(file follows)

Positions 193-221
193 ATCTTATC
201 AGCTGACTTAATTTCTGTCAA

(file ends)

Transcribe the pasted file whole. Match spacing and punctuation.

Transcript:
Positions 193-221
193 ATCTTATC
201 AGCTGACTTAATTTCTGTCAA